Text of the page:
Skills for Your First Job in PR / by Ellie McGarvey

I was disappointed to not have a job upon graduation. After a few months of frustrating job interviews, advertised as PR – but really sales jobs – I was aggravated and felt like I would have to settle for a job I didn’t want. When I finally interviewed at Food Shelter I thought, “Whoa, this is an ACTUAL PR job and I want it. I hope they hire me!” Now, six months after joining FSPR as an Assistant Account Executive, I have learned some crucial lessons on what skills are essential to succeeding in PR. 



First, and most importantly, be excited about what you do. Of course, learning the ins and outs of a new job comes with many frustrating moments. It may take longer to master some skills than others. Passion helps to push yourself forward and brings you to a better place in your work, both in quality and upward mobility for future opportunities. It is that moment of pure pride when you land a media placement or complete a difficult project. Without passion, it will be difficult to excel in any job, so find something you truly enjoy. 


Attention to Detail 

A critical lesson I’ve learned is that PR requires a great deal of attention to detail. Always double-check your spelling and grammar, no matter what sized task you are working on. Small typos can make a big difference; carve out time for multiple proofreading sessions. When you feel like you are in a time crunch, check in with supervisors to let them know. They likely will prefer that you take the time to check for mistakes rather than send in work that is sloppily done.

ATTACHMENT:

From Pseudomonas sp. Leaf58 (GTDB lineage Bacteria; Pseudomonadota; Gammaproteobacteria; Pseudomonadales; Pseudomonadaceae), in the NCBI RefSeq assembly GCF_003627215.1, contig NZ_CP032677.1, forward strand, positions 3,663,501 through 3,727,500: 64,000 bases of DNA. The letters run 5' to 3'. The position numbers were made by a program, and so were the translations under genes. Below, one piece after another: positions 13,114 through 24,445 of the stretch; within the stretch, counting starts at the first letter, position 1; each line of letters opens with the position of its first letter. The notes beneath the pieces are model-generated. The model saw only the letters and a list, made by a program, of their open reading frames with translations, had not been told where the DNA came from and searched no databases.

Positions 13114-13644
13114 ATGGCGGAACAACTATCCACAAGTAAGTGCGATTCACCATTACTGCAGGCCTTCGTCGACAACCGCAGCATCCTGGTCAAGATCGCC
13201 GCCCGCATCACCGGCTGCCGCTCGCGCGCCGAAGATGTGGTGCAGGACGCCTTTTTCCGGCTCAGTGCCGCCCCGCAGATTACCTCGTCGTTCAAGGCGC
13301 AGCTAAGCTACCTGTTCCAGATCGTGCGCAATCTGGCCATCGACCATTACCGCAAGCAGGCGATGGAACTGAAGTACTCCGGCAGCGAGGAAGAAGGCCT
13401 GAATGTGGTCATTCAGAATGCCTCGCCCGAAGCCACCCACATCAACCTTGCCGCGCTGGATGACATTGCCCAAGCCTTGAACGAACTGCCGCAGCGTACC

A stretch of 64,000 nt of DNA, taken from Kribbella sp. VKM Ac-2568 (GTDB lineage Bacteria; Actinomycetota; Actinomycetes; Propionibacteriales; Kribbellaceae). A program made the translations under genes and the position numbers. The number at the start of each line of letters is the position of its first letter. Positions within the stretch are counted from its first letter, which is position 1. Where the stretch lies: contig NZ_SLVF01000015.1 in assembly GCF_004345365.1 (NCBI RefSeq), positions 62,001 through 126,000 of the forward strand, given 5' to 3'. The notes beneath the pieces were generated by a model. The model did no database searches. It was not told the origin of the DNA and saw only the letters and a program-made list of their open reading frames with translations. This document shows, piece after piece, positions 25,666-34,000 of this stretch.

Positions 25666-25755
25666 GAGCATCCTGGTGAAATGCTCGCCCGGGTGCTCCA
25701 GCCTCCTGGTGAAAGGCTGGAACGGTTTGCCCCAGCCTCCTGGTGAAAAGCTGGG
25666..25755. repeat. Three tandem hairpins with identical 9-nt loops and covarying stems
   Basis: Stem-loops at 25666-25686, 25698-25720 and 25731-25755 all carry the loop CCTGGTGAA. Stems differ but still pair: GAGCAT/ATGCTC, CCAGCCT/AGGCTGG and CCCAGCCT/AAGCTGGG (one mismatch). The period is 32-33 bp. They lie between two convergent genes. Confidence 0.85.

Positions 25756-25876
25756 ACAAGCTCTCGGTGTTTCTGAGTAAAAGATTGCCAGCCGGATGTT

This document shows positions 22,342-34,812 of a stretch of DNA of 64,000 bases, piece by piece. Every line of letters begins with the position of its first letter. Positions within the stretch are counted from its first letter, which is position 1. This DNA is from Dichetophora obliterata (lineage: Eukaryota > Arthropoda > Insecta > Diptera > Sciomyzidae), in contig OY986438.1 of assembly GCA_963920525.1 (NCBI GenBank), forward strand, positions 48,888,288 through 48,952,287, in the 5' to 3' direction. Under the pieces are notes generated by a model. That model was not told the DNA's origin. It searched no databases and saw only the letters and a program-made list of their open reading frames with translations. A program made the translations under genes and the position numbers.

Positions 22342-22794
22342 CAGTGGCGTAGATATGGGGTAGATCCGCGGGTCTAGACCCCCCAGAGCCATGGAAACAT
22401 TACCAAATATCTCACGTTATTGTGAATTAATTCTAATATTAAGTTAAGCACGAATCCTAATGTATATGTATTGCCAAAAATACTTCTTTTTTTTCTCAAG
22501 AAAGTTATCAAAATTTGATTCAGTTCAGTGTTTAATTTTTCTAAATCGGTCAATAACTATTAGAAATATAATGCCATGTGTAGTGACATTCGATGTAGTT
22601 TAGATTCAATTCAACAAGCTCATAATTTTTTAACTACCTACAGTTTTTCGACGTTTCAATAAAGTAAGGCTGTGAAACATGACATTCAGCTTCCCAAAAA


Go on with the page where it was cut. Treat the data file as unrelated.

Time Management 

Juggling projects and clients is the reality in PR. Prioritization is fundamental, and with that comes the need for time management skills. I often work off of two to-do lists – one handwritten and the other online - that way I have visuals at all times of what needs to be done and when. Time management also means limiting procrastination. If you are wasting time, it usually means you do not know how to or are afraid to tackle the next big task – so ask some questions and get moving. Budgeting time to fit in last-minute tasks is helpful in being successful with all assignments.  



It is important to think of new, creative ways to capture an audience – finding ways to think outside the box while also keeping up with industry trends. Speaking up and sharing ideas is all a part of the creative process. When you can bounce ideas back and forth with a co-worker, it is easier to develop a successful idea rather than struggling to come up with something by yourself.  Collaboration and teamwork help influence creativity and expand a simple idea into an effective one.